How can I determine what size packet a TCP/IP connect can maintain? Can you find what the Maximum Transmission Unit (MTU) a TCP/IP will sustain.
There are many applications and hardware that do not conform to the normal MTU of 1500 for TCP/IP actual packet size is lower  due to header information. This is not unique to any specific operating system that uses TCP/IP.
Reducing the MTU size can help eliminate some connectivity problems occurring at the protocol level. Guidelines on how to perform MTU packet size testing are shown below. Additional information can be found in the Admin Help topic, Troubleshooting TCP/IP problems for NRPC.
NOTE: MTU size is TCP/IP issue, not a Lotus Products issue. Customers who find there is a problem with MTU size should contact the network administrator or the person who manages the network connectivity.
GENERAL GUIDELINES FOR MTU TESTING
Use the following command at the Operating System prompt. [note: the 1024 is only arbitrary start amount ]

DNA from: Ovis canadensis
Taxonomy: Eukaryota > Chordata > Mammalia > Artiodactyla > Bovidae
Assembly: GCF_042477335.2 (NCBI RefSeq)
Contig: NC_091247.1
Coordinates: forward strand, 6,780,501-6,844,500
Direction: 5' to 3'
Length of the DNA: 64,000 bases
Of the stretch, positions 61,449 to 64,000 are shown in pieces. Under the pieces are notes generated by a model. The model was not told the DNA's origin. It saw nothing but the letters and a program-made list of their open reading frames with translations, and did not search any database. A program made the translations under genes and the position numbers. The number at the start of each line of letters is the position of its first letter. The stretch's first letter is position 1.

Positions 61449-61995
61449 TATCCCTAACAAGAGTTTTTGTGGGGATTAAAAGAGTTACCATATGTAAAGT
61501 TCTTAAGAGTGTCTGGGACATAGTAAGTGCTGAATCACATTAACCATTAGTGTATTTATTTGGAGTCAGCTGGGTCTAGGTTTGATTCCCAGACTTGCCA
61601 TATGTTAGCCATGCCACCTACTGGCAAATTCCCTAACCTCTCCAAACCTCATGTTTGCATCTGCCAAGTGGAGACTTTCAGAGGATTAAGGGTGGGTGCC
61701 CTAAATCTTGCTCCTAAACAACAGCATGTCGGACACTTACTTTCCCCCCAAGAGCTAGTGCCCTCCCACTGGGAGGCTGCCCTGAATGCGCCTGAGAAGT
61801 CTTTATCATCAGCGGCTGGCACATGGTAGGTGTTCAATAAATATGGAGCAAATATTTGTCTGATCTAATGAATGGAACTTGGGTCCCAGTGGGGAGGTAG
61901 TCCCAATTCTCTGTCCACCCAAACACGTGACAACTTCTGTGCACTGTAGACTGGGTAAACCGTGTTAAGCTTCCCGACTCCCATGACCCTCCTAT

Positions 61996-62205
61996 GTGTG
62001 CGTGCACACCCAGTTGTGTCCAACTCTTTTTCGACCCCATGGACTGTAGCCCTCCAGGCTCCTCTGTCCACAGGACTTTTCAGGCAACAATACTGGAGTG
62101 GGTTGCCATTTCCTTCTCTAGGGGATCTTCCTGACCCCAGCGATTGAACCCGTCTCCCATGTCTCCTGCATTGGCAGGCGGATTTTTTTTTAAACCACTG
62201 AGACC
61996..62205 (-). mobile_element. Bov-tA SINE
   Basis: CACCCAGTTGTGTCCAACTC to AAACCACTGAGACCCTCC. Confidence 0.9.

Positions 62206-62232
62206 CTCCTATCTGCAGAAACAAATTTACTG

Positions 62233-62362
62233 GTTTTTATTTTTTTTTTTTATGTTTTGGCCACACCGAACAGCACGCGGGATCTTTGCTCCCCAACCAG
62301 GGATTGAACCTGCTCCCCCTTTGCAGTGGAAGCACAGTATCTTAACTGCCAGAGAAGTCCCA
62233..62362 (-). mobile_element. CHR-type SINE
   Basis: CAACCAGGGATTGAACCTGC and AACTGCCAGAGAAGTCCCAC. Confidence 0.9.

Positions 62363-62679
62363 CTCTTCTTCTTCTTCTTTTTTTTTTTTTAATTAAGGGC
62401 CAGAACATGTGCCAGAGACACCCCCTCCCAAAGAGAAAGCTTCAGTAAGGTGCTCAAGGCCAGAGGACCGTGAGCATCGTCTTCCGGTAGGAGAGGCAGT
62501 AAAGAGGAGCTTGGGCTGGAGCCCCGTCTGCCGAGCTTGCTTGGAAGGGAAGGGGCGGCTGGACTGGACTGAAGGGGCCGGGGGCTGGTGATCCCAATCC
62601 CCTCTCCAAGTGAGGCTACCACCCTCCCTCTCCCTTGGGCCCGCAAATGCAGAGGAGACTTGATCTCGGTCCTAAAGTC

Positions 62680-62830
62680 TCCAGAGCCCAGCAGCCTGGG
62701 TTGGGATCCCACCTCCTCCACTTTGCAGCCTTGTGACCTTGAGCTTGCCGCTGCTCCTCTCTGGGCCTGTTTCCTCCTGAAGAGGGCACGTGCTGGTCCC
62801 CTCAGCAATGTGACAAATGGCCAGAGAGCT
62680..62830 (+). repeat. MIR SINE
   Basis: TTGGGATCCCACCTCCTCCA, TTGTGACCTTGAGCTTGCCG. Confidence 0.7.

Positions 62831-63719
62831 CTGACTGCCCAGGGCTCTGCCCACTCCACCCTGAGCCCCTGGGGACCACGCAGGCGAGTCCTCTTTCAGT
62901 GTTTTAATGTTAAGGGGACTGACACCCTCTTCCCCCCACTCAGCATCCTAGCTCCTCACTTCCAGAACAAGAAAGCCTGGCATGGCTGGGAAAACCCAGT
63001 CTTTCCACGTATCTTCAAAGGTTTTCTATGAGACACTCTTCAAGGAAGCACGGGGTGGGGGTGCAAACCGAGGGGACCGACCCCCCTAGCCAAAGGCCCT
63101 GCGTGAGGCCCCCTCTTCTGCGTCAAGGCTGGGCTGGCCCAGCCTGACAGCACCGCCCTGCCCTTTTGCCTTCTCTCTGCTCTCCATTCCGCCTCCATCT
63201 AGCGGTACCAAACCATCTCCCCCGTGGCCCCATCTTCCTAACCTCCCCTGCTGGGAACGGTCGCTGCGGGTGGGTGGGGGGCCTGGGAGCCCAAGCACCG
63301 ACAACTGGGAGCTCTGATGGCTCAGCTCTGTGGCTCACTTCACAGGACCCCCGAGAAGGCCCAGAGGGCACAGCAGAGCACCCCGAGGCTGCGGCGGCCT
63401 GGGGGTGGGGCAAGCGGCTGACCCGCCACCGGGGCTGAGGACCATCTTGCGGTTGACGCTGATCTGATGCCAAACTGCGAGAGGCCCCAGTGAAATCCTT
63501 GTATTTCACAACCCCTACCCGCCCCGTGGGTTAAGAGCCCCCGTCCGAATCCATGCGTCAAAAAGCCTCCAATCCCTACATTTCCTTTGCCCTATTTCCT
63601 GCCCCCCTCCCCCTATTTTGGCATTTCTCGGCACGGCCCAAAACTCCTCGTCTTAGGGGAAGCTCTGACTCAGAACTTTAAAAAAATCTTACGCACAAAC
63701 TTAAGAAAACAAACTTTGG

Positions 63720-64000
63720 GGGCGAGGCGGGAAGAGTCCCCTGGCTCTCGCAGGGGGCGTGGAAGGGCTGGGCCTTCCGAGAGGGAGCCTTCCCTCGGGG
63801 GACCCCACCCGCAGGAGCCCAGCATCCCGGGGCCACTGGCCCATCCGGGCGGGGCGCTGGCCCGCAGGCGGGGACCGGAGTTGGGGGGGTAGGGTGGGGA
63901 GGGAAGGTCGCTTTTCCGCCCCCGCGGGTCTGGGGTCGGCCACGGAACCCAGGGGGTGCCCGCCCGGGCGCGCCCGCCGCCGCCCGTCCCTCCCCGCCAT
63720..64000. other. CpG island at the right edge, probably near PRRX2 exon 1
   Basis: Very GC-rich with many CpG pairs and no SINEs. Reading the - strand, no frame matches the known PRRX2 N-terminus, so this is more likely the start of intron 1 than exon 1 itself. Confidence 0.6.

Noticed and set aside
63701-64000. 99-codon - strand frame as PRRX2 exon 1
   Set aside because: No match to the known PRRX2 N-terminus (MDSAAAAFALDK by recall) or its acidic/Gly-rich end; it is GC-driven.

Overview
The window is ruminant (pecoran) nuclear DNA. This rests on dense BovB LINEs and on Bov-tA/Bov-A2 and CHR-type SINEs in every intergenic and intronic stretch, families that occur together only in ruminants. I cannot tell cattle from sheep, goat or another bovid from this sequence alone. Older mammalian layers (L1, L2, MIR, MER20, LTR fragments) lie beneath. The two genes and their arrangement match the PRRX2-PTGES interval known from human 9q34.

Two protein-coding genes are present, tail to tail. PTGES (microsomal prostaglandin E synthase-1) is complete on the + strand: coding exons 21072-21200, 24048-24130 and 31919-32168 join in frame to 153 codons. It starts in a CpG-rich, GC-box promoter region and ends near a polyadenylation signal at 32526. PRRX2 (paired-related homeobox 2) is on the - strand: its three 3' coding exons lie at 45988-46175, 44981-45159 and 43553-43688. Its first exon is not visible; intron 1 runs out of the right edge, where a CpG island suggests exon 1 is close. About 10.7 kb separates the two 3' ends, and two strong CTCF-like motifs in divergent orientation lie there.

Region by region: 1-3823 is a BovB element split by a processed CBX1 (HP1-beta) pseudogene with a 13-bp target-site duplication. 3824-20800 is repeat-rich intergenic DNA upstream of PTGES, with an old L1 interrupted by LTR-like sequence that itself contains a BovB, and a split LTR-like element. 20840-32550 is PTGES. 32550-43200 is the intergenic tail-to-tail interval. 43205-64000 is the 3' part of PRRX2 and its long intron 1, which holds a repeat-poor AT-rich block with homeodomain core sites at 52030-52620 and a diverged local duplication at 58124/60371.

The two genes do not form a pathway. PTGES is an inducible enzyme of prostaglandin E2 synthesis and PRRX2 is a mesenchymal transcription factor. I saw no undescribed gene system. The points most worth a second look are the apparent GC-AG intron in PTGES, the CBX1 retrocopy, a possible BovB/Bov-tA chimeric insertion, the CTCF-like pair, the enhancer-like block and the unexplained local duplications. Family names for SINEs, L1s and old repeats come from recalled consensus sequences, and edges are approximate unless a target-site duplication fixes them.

ping -f -l 1024 <IP Address>
Explanation of parameters:
The switch "- f" (minus sign followed by lowercase F) indicates do not fragment.
The second switch "-l" (minus sign followed by lowercase L) is for size, and the number following it indicates the packet size you will be sending.
Some operating systems and TCP/IP stacks allow additional parameters, for example, "-n <number>", which indicates how many times the ping is sent.
If this PING passes successfully you will get a reply from the IP address, it will include the TCP/IP address you pinged as well as the size of the packet and the time it took to respond.
If the packet size you used was too large you will get.the message:
"Packet needs to be fragmented but DF set"
To get a successful connection you cannot exceed the MTU and you may have to reduce the packet size to accomodate the product.